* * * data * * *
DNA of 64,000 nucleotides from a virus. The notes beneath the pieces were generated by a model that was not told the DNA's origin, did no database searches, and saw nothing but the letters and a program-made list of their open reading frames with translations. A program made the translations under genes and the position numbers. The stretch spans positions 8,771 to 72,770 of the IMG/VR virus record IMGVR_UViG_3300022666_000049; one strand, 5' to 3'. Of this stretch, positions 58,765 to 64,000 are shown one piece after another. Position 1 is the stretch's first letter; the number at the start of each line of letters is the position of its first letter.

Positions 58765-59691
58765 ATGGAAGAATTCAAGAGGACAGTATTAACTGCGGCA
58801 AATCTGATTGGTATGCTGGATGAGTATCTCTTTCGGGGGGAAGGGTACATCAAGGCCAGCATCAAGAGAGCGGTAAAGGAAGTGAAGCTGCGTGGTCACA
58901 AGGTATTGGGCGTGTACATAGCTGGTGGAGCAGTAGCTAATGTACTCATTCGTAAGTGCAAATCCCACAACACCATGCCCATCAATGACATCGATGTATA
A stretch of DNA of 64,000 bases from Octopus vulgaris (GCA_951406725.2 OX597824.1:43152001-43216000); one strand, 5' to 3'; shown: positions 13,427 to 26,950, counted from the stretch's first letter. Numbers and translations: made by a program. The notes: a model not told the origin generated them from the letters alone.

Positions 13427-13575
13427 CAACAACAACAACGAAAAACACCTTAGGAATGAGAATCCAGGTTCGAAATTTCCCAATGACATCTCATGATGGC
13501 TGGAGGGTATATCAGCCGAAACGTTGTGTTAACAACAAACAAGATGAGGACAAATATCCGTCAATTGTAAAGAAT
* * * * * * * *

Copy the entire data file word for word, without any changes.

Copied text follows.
DNA of 64,000 nucleotides from a virus. The notes beneath the pieces were generated by a model that was not told the DNA's origin, did no database searches, and saw nothing but the letters and a program-made list of their open reading frames with translations. A program made the translations under genes and the position numbers. The stretch spans positions 8,771 to 72,770 of the IMG/VR virus record IMGVR_UViG_3300022666_000049; one strand, 5' to 3'. Of this stretch, positions 58,765 to 64,000 are shown one piece after another. Position 1 is the stretch's first letter; the number at the start of each line of letters is the position of its first letter.

Positions 58765-59691
58765 ATGGAAGAATTCAAGAGGACAGTATTAACTGCGGCA
58801 AATCTGATTGGTATGCTGGATGAGTATCTCTTTCGGGGGGAAGGGTACATCAAGGCCAGCATCAAGAGAGCGGTAAAGGAAGTGAAGCTGCGTGGTCACA
58901 AGGTATTGGGCGTGTACATAGCTGGTGGAGCAGTAGCTAATGTACTCATTCGTAAGTGCAAATCCCACAACACCATGCCCATCAATGACATCGATGTATA
A stretch of DNA of 64,000 bases from Octopus vulgaris (GCA_951406725.2 OX597824.1:43152001-43216000); one strand, 5' to 3'; shown: positions 13,427 to 26,950, counted from the stretch's first letter. Numbers and translations: made by a program. The notes: a model not told the origin generated them from the letters alone.

Positions 13427-13575
13427 CAACAACAACAACGAAAAACACCTTAGGAATGAGAATCCAGGTTCGAAATTTCCCAATGACATCTCATGATGGC
13501 TGGAGGGTATATCAGCCGAAACGTTGTGTTAACAACAAACAAGATGAGGACAAATATCCGTCAATTGTAAAGAAT